by Steven Ertelt
February 15, 2007
San Francisco, CA (LifeNews.com) — A state appeals court held a hearing Wednesday on the lawsuit brought against Proposition 71, the ballot measure that created the state agency that would spend billions of taxpayer dollars on embryonic stem cell research. A judge previously ruled the proposition was constitutional.
Two consumer groups filed a lawsuit against the California Institute for Regenerative Medicine saying it does not have proper oversight from the state on spending its monies, as required by the state constitution.
It also contends the members of the committee were chosen on the basis of their affiliations with certain institutions, not on the basis of their personal qualifications.
The lawsuit resulted in a trial last year in the Alameda County Superior Court, where a judge upheld the proposition. The groups then appealed the case to the First Appellate District.
A three judge panel held a hearing on the case Wednesday, but their comments and questions made it appear they would not side with Proposition 71 opponents.
David Llewellyn, a lawyer for the California Family Bioethics Council, argued that the proposition also violated a constitutional rule that ballot proposals have just one subject.
But Justice Stuart Pollak and Justice Peter Siggins seemed to think Prop. 71 didn’t run afoul of that requirement.
Deputy Attorney General Tamar Pachter told the court the intent of the initiative was clear, according to a San Diego Union Tribune report.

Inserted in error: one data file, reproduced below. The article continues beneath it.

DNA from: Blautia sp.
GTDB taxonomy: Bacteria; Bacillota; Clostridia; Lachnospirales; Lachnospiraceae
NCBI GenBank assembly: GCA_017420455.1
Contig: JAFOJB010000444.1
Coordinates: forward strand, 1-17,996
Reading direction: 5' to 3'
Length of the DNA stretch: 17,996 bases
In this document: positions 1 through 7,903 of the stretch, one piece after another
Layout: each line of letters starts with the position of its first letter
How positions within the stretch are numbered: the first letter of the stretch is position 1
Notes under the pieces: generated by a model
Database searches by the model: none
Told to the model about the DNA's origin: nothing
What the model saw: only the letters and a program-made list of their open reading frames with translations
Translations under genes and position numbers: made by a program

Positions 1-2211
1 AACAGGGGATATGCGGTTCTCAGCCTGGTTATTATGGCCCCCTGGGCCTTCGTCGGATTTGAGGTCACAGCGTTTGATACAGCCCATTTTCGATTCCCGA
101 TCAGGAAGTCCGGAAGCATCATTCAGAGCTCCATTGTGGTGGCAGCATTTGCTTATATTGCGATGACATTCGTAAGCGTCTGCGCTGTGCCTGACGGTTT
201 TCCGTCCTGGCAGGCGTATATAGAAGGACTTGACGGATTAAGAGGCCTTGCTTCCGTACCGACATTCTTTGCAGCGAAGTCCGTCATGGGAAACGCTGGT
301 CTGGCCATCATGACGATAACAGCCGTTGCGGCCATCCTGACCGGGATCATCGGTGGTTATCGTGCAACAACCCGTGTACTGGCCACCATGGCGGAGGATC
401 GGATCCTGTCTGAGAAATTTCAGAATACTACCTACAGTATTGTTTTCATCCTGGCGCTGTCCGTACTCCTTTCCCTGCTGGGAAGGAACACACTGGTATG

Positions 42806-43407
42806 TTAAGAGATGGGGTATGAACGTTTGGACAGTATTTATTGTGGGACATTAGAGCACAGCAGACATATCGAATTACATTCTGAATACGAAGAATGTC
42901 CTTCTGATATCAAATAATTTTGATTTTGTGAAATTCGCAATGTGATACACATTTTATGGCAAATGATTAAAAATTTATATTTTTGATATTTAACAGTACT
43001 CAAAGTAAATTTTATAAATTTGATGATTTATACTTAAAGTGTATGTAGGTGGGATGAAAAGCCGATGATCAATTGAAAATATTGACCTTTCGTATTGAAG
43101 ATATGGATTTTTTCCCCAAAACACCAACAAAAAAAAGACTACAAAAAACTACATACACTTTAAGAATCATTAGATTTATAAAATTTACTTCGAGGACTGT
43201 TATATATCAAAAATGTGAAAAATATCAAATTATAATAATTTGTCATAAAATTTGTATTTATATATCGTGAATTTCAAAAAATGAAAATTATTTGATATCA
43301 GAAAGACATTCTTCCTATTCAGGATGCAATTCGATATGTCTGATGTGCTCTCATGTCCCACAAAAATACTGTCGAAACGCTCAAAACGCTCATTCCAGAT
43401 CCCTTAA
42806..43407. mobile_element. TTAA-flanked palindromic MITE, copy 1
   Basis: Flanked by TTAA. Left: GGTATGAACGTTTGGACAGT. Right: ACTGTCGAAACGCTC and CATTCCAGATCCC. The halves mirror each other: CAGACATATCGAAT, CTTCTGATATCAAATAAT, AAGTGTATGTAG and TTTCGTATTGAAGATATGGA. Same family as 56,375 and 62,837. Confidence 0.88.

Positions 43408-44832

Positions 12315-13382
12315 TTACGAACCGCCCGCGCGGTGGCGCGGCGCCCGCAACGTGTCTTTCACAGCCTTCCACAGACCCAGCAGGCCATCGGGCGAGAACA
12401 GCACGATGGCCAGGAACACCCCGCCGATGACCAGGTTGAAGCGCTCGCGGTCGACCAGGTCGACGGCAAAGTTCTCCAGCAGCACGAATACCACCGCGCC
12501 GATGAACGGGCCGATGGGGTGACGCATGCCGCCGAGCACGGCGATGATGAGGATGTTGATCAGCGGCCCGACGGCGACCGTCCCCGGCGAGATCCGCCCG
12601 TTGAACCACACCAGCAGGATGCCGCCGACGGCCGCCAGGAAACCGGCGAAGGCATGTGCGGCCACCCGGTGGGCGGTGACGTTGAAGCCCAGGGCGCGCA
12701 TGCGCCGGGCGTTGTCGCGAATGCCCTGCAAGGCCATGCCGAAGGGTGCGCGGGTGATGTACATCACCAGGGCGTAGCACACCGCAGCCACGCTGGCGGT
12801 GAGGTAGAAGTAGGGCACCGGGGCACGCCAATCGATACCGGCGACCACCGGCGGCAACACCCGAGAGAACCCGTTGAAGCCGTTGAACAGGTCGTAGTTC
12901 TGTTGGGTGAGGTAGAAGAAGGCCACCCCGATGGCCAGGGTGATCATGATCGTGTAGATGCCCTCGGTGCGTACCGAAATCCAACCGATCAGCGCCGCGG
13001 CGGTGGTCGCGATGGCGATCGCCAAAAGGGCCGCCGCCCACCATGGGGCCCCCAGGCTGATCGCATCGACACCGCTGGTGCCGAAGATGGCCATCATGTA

“In November 2004, when voters approved Proposition 71, they knew what they were voting for: a public institute that would raise money through the issuance of bonds to fund research that is not funded by the federal government,” Pachter said. “There is no single-subject defect in the law.”
People’s Advocate lawyer Robert Taylor argued the members of the committee are not held accountable by the public.
The lawsuits have prevented the committee from selling bonds and raising the large sums of money it expected to have doled out by now in the forms of grants to scientists and research institutes.
Should the appeals court rule against them, the consumer groups said they would take their case to the state Supreme Court, which would delay the committee’s fundraising further.
The appeals court is expected to rule in 90 days but it could lengthen that time if it asks both sides for more legal papers in the case.